Open Up and Say “Ah”

January 31, 2020 at 3:47 pm | Posted in Jeremiah | 3 Comments
Tags: , , , , , , , ,

There have been many Jeremiahs, but two Jeremiahs really stand out in the history of the world. One was the famous prophet of the Book of Jeremiah in the Bible. The other one was a bullfrog featured in the 1971 hit song, “Joy to the World” by Three Dog Night, which starts starts off with the lyric, “Jeremiah was a bullfrog, was a good friend of mine.” Okay, I will admit I am little biased about the latter Jeremiah due to the fact that I performed that song, to much consternation, in front of my K4 class at the First Baptist Church preschool back in the day, along with dance moves that were more enthusiastic than graceful.

For now, we will stick with discussing the Biblical Jeremiah, whose book is found in the Old Testament section of major prophets between Isaiah and Lamentations. It was written by the Holy Spirit through Jeremiah himself.

The words of Jeremiah the son of Hilkiah, of the priests that were in Anathoth in the land of Benjamin: To whom the word of the LORD came in the days of Josiah the son of Amon king of Judah, in the thirteenth year of his reign.

Jeremiah 1:1-2

Jeremiah’s father was a priest, so this means that Jeremiah probably thought he was going to be a priest also, but the Lord had other plans for his life. The Lord spoke to him directly in Josiah’s 13th year as king, when Jeremiah was probably about 20 years old. The life of a priest was not necessarily easy, but it could be very mundane: teaching the law, overseeing temple sacrifices, inspecting lepers and other clean and unclean citizens, and a steady income. It was a noble profession, but it dealt much more with external religion than with the hearts of men and women. The job a prophet was way different.

Then the word of the LORD came unto me, saying, Before I formed thee in the belly I knew thee; and before thou camest forth out of the womb I sanctified thee, and I ordained thee a prophet unto the nations.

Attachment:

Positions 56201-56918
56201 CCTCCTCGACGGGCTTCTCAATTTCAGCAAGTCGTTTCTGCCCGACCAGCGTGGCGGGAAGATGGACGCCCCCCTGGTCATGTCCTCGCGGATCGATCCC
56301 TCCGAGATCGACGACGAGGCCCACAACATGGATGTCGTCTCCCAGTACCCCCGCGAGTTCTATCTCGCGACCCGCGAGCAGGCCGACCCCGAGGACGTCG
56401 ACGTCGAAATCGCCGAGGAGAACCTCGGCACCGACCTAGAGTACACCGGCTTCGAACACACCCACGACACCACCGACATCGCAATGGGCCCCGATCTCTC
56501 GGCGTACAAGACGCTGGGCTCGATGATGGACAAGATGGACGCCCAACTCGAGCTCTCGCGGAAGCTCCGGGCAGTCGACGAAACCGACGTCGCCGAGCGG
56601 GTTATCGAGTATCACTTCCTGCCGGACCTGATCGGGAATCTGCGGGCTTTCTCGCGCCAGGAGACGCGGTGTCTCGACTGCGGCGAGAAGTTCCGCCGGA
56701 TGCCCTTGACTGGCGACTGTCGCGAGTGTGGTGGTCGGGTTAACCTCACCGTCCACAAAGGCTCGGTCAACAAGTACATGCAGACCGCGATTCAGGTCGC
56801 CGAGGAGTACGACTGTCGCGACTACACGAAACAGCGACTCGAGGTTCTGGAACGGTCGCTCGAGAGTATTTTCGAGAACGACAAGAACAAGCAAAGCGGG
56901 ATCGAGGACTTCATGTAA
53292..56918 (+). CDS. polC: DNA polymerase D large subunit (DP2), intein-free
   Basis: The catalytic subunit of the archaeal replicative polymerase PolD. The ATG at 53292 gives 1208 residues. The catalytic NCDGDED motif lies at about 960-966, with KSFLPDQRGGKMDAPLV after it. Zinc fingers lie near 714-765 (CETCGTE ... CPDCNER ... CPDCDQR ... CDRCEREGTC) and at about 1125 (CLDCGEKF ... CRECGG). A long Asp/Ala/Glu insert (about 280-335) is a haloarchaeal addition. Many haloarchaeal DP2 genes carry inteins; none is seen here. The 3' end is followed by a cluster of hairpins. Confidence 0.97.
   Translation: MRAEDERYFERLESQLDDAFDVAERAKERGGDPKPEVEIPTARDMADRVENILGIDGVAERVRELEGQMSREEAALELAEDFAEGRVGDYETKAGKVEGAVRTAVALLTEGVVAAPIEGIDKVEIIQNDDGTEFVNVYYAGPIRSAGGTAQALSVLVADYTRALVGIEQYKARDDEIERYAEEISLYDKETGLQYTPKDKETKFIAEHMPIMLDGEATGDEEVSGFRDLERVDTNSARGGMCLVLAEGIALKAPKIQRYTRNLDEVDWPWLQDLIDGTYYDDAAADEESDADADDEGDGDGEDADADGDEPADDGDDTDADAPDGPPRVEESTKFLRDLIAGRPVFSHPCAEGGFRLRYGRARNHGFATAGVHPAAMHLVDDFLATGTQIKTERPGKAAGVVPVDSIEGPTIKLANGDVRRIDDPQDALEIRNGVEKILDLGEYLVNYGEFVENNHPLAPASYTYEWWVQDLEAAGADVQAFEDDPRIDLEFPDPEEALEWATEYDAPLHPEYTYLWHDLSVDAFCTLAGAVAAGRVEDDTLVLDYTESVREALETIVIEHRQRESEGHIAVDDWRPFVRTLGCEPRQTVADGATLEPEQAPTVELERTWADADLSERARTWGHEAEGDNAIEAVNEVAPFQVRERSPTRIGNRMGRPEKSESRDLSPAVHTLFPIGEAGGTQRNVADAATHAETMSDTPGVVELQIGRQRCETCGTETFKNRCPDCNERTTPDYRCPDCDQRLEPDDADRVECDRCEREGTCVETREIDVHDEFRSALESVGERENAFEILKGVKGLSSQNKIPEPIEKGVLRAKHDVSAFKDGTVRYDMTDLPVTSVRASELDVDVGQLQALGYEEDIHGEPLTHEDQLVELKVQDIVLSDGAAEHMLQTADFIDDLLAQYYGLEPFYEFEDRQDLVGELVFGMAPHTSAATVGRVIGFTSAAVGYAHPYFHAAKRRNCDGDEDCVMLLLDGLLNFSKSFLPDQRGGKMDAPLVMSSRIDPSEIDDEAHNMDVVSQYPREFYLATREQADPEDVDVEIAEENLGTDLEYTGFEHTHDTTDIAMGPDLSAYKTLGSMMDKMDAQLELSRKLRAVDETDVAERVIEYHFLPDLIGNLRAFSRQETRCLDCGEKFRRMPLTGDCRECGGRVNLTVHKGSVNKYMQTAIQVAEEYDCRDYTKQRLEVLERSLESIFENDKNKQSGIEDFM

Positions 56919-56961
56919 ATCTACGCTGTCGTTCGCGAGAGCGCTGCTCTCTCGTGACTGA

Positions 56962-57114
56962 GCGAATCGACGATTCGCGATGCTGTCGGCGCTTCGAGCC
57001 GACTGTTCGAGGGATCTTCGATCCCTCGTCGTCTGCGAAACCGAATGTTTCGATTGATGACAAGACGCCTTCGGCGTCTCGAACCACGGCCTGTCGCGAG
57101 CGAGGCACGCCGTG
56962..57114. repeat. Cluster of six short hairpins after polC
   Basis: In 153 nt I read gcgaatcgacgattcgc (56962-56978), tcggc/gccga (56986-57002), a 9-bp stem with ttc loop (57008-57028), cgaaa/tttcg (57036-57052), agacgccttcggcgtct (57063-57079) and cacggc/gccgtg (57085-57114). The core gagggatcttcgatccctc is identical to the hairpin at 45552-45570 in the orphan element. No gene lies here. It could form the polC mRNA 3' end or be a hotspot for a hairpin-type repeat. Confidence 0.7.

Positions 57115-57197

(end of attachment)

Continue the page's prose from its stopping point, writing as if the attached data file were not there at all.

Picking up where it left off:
Jeremiah 1:4-5

Prophets were often unpopular. They had to say exactly what God told them to say. Their lives were unpredictable. They didn’t get a steady paycheck, or even room and board. Their provision came directly from God, but that requires more palpable trust. Additionally, prophets were needed when the people were disobeying and getting involved in idolatry. Whereas priests were concerned with external religion, prophets spoke directly to the heart. In a time when God’s people had forsaken His law, Jeremiah was supposed to tell them the truth about God’s justice, wrath, faithfulness to His promises, and, yes, His love.

In Jeremiah’s day, God’s people were engaging in fornication as a means of pagan worship, they were doing this in order to promote fertility in their agriculture, and they were sacrificing their own children. You might think, “How barbaric!” but I’m afraid their wickedness would not hold a candle to us today. Our culture promotes fornication (sex outside of marriage), which results in unwanted pregnancies, and, therefore, sadly, sometimes abortion and other complications and and cruelties, and this is now considered okay in order to keep the population down and protect the environment. The devil does not have lot of new tricks. He’s been lying and tempting people with the same sins since the beginning.

God told Jeremiah that He knew him before he was created: before he was “formed in the belly.” God chose Jeremiah way before Jeremiah even had any consciousness, much less an ability to decide whether he would choose God. God set him apart for a special purpose. He was sanctified to serve God with his life (“and before thou camest forth out of the womb I sanctified thee,”). God chose his career (vocation) for him (“and I ordained thee a prophet unto the nations.”). You and I need to recognize those same truths about ourselves.

God knew you before He made you. He chose you for himself before you were born. He is in charge of your life, so, whatsoever you do, you are called to do it for Him. But what was Jeremiah’s response?

Then said I, Ah, Lord GOD! behold, I cannot speak: for I am a child.

Jeremiah 1:6

He did not receive this news with pride or even confidence. How would you receive it? Do you like to speak in front of large groups of people? How about when you know they are going to absolutely hate what you have to say? How about speaking before “the nations” – the whole world?

Jeremiah said, “Ah.” How do we read this? Did he sound like a patient having his tonsils examined by a doctor?

tongue depressor

Was he nearly speechless? Was the “ah” a gagging sound, an attempt to prove he wouldn’t be a good spokesman-prophet? Or was he saying “ah” in the tone of Sherlock Holmes finding a clue” “Ah-ha!”? Perhaps he sounded philosophical, like Confucius rubbing his beard thoughtfully and saying “ahhhh.” I don’t think so.

Like many of us, if suddenly God came to us and said, “Forget all your life’s plans, I need to you to get up and give a speech to the whole world telling them exactly what they don’t want to hear, and, by the way, as a prophet of God, if you get anything wrong, you have to die,” we would probably say “Ahhhhh!” in a terrified exclamation like the wide-eyed and open-mouthed passenger on the world’s scariest roller coaster.